Portugal Payroll and Benefits Guide

What global businesses need to know about payroll in Portugal

Just like its neighbor Spain, Portugal transitioned to democracy in the 1970s and experienced a sustained period of growth and modernization. They joined the European Union (then the EEC) at the same time in 1986, and while Spain has grown into a major economic powerhouse, its smaller Iberian neighbor has sometimes been overlooked. But therein lies some serious opportunities for international businesses coming into Portugal.

For starters, average wages in Portugal are around a third lower than they are in Spain, even though they both use the euro; indeed, Portugal has the lowest average wage of any country in Western Europe. Portugal is also a country that has worked hard to encourage incoming investment, and is relatively free of complexity when it comes to business set-up, employment laws, and running payroll.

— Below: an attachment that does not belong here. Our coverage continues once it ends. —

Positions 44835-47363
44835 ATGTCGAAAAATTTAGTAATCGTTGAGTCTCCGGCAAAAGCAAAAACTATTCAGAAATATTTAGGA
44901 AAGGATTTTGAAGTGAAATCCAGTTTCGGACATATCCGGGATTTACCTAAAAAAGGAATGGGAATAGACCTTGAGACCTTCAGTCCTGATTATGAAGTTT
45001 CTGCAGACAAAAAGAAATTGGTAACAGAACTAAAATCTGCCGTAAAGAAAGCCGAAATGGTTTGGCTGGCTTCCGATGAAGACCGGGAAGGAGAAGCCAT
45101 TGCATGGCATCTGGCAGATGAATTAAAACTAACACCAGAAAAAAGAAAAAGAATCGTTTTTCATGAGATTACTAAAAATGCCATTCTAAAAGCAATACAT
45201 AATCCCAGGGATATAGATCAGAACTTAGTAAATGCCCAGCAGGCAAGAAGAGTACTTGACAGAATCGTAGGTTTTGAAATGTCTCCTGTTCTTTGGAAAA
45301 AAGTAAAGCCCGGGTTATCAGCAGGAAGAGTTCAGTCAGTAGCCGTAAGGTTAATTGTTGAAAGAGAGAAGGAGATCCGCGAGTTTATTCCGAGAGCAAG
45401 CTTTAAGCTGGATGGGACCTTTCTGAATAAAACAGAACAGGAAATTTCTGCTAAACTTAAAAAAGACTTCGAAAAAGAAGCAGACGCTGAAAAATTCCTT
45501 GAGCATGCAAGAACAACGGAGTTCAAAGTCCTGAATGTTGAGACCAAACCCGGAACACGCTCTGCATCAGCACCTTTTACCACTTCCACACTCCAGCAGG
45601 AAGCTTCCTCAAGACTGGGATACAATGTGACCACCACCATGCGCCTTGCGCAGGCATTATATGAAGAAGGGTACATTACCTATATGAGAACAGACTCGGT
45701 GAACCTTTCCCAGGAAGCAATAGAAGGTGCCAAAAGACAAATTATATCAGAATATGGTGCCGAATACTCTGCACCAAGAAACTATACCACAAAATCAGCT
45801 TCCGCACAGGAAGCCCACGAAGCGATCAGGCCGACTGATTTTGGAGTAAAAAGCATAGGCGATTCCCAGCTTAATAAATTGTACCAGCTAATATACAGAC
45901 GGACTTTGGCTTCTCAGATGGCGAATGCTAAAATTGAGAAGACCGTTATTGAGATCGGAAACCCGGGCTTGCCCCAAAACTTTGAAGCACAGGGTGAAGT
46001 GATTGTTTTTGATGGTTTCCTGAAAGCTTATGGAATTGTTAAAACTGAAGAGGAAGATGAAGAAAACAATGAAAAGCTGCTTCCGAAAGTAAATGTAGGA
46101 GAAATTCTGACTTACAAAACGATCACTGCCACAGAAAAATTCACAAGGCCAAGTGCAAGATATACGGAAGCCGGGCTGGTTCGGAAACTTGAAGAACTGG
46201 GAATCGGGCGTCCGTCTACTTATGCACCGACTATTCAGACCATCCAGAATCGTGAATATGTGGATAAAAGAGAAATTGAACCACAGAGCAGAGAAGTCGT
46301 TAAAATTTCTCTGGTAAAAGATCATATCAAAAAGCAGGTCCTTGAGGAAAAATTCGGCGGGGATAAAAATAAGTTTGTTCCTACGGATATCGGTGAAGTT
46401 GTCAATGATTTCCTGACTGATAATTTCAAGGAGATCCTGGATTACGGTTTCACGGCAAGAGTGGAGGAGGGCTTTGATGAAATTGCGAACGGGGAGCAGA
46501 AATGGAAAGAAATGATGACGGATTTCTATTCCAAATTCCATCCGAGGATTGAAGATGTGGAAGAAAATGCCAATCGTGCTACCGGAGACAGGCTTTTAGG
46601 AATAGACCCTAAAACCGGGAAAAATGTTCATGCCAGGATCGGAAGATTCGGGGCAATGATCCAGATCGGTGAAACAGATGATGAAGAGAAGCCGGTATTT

This guide highlights all the key points around running payroll in Portugal, so you can see just what you’ll need to do, and so you can understand the scale of its investment potential.

Getting Started

Businesses in Portugal can be partnerships, co-operatives, or limited companies in private or public forms. Private limited companies require a minimum capital investment of €5000 (approximately £4300; $5400) and for each shareholder to pay at least €100 (approx. £85; $110) per share; public limited companies require at least five shareholders and a minimum start-up capital of €50,000 (approx. £43,000; $54,000).

New limited companies can be set up very quickly, either online in 1-2 business days, or in-person in just one hour if all the relevant representatives and documentation are present. Both of these services cost €360 (approx. £310; $390). These processes cover all the relevant registrations, such as those needed with the tax, commercial registry and social security offices. 

Companies will need an in-country bank account (and an accountant) in order to make payments to the tax and social security authorities. Banks typically make it easy to set up an account for businesses, so this step should not take very long.